Michael Beale ‘admits’ he screwed the Rangers job up

Michael Beale ‘admits’ he screwed the Rangers job up
ROTHERHAM, ENGLAND - DECEMBER 29: Sunderland head coach Michael Beale takes a drink during the Sky Bet Championship match between Rotherham United and Sunderland at AESSEAL New York Stadium on December 29, 2023 in Rotherham, England. (Photo by Ed Sykes/Getty Images)

Michael Beale, remember him, has effectively admitted he made a pig’s ear of the Rangers job, finally, at long last taking (partial) responsibility for just not being good enough, although quite how seriously we can take his comments is anyone’s guess.

Speaking yesterday on Sky Sports, the currently-unemployed former Rangers and Sunderland manager suggested that he basically signed and dumped too many players, and that the whole operation was a mess.

It’s the first time we’ve heard him use that excuse, but here’s what he said:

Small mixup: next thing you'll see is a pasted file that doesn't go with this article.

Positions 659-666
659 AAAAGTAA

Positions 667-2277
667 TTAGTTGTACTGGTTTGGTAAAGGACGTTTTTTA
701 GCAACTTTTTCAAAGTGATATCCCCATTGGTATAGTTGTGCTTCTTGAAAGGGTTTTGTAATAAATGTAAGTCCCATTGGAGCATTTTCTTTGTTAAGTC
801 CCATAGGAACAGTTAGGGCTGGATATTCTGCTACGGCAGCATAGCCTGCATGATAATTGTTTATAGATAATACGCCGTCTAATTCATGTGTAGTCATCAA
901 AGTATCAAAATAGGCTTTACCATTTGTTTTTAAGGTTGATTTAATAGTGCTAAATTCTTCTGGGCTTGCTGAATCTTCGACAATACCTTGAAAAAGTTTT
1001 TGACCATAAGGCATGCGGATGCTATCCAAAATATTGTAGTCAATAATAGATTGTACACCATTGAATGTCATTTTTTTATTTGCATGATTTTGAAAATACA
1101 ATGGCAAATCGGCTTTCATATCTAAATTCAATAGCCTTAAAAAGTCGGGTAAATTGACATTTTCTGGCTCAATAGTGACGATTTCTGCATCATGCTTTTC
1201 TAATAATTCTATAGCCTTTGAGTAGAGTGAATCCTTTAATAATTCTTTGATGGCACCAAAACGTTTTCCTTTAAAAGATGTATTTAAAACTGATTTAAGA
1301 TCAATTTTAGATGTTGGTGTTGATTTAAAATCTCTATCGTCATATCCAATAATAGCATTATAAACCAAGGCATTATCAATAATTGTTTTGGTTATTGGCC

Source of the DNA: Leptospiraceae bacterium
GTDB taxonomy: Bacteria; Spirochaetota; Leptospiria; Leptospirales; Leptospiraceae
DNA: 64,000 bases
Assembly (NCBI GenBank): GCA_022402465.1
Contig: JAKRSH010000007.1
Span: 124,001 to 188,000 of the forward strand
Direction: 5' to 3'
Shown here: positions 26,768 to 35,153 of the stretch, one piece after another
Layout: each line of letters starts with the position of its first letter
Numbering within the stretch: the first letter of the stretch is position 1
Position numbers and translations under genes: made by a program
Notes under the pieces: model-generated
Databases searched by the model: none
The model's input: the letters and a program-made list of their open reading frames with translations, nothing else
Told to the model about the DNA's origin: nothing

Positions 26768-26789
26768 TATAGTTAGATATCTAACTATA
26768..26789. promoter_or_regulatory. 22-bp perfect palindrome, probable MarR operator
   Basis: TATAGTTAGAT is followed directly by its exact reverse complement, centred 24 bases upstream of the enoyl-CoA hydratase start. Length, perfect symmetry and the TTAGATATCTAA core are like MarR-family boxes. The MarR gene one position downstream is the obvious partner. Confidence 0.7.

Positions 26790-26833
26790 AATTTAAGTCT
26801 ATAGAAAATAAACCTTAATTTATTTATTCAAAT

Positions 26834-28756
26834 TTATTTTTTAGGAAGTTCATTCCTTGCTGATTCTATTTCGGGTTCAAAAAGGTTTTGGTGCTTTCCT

“Going into this season it’s fair to say we probably disrupted the group too much too soon, and there was a lot of turnover of players and on the outside.”

Of course, do his excuses actually matter?

Well, it’s a sort of admission that he made a pig’s ear of the transfer market, signing players ill-suited to the club and getting rid of ones that should have stayed.

That is at least a sense of honesty from him for the first time, so while it took a long time for him to effectively admit he shouldn’t have dumped Scotty Arfield or Antonio Colak, for example, he’s hinted at it.

Of course, Rangers are in a strong place at the moment, in the league and with the cups, and ‘new’ manager Philippe Clement is being lauded by all and sundry for the job he has done, so Beale’s ‘revelation’ is a bit hollow.

Especially given how Clement has gotten so much more out of the players than he was, Beale’s lack of football understand incriminated him very badly indeed.

He also, in many ways, doesn’t actually hold responsibility completely – even with this admission he says ‘we’ and not ‘I’ and still blames ‘internal disruption’ in terms of board movement.

Beale was a bad choice as manager, and he’s been reduced to a TV pundit.

In truth, it’s probably the safest place for him.

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